The work areas

The farm is deployed on two levels on the roofs. The work areas are on the roof of building Da, next to the vertical circulations. The lower level houses the cold rooms, transformation and packing areas, stock of consumables and an equipment maintenance space. The upper level houses the seed nursery, dangerous product storage area, beekeeping area, lunch and refreshment space, office and locker room.


Growing areas

The growing areas are divided into three zones in polycarbonate greenhouses, each on the roof of a different building. The greenhouses are lightweight metal pillar and beam constructions. The crops grown, requiring three different climatic environments in winter, produce a variety of vegetables all year round. These greenhouses are therefore heated at different temperatures in winter: 8° C in the greenhouse on the roof of building Cb, 12° C in the greenhouse on building Da, and 18° C in the greenhouse on building Db. All three are linked by grating gangways.

The crops in the greenhouses are grown on two levels, in soil in tubs using the Courtirey system. The dimensions of the tubs and their spacing are calculated to enable light to penetrate without hindering growth. The spaces between the tubs enable the farmer to work and move trolleys along each row. There are enlargements in the alleyways for parking trolleys and keeping equipment. On the farm’s lower level, a filtration greenhouse garden filters the air extracted from the ventilation system of the apartments below.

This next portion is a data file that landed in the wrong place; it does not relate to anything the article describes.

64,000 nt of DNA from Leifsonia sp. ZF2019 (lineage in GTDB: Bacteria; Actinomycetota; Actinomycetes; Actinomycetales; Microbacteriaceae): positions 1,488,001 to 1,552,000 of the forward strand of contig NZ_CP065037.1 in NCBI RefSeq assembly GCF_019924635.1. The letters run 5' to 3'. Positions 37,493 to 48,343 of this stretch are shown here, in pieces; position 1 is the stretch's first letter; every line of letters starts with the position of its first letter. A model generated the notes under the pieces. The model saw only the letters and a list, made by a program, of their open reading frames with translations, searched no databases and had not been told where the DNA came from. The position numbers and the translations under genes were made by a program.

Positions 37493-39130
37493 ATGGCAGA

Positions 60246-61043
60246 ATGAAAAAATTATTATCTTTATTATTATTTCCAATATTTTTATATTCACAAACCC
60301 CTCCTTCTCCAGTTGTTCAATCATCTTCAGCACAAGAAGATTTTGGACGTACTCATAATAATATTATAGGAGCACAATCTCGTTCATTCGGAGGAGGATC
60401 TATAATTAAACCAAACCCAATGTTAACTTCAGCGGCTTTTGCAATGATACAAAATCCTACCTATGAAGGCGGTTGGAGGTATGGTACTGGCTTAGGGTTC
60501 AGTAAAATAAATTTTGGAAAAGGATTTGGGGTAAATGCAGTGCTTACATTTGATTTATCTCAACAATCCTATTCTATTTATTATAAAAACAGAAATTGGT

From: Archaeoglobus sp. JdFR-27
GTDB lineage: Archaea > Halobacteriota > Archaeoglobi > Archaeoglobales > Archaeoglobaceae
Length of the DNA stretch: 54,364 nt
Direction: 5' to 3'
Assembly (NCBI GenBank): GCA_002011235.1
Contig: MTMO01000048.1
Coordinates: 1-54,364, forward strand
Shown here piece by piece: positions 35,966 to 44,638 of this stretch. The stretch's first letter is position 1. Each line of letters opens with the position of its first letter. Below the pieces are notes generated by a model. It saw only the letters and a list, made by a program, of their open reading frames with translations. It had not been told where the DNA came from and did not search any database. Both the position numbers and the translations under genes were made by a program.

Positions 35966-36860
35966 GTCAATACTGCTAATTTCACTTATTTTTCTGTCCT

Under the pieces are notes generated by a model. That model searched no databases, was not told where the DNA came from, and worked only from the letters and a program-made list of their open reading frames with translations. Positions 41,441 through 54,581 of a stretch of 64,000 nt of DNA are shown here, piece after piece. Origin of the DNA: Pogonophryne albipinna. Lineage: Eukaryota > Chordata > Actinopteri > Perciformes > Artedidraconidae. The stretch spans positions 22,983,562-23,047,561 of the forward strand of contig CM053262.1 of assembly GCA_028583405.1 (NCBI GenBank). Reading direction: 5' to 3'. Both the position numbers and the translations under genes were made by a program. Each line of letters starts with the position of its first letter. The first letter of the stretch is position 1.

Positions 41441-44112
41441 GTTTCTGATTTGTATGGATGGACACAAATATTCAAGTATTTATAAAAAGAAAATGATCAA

Each greenhouse has two levels of crops. The upper level is always accessible via the spiral staircase and the lift at the entrance, at the end of building Da. Each greenhouse also has its own staircase to reduce time loss.


The greenhouses’ energy consumption is optimised by a high-performance thermal envelope, mobile sunlight screens, a central computer managing the greenhouses’ energy consumption, interior climate and the different temperatures of each greenhouse, reduction of air infiltrations, rainwater and hot water storage.



Extension of the housing units  

Since the existing building cannot support heavy loads, the farm rests on a concrete portico enveloping the existing façade. This structure also supports concrete slabs that extend each housing unit in the form of balconies and conservatories on either side of the building. The apartments therefore have extensions on both sides, beyond their kitchens and bathrooms on one side, and bedrooms and living rooms on the other. Their large balconies face southeast. The temperate conservatories at the back provide additional storage space for these quite small apartments.  


Farm/housing unit proximity

The cohabitation of a farm and housing units in one building will definitely encourage exchanges between both programmes. The farm recycles the air extracted from the buildings’ ventilation systems, and produces fruits and vegetables that can be consumed on the spot by the buildings’ inhabitants via a sales system yet to be defined (baskets, AMAP, market, etc.)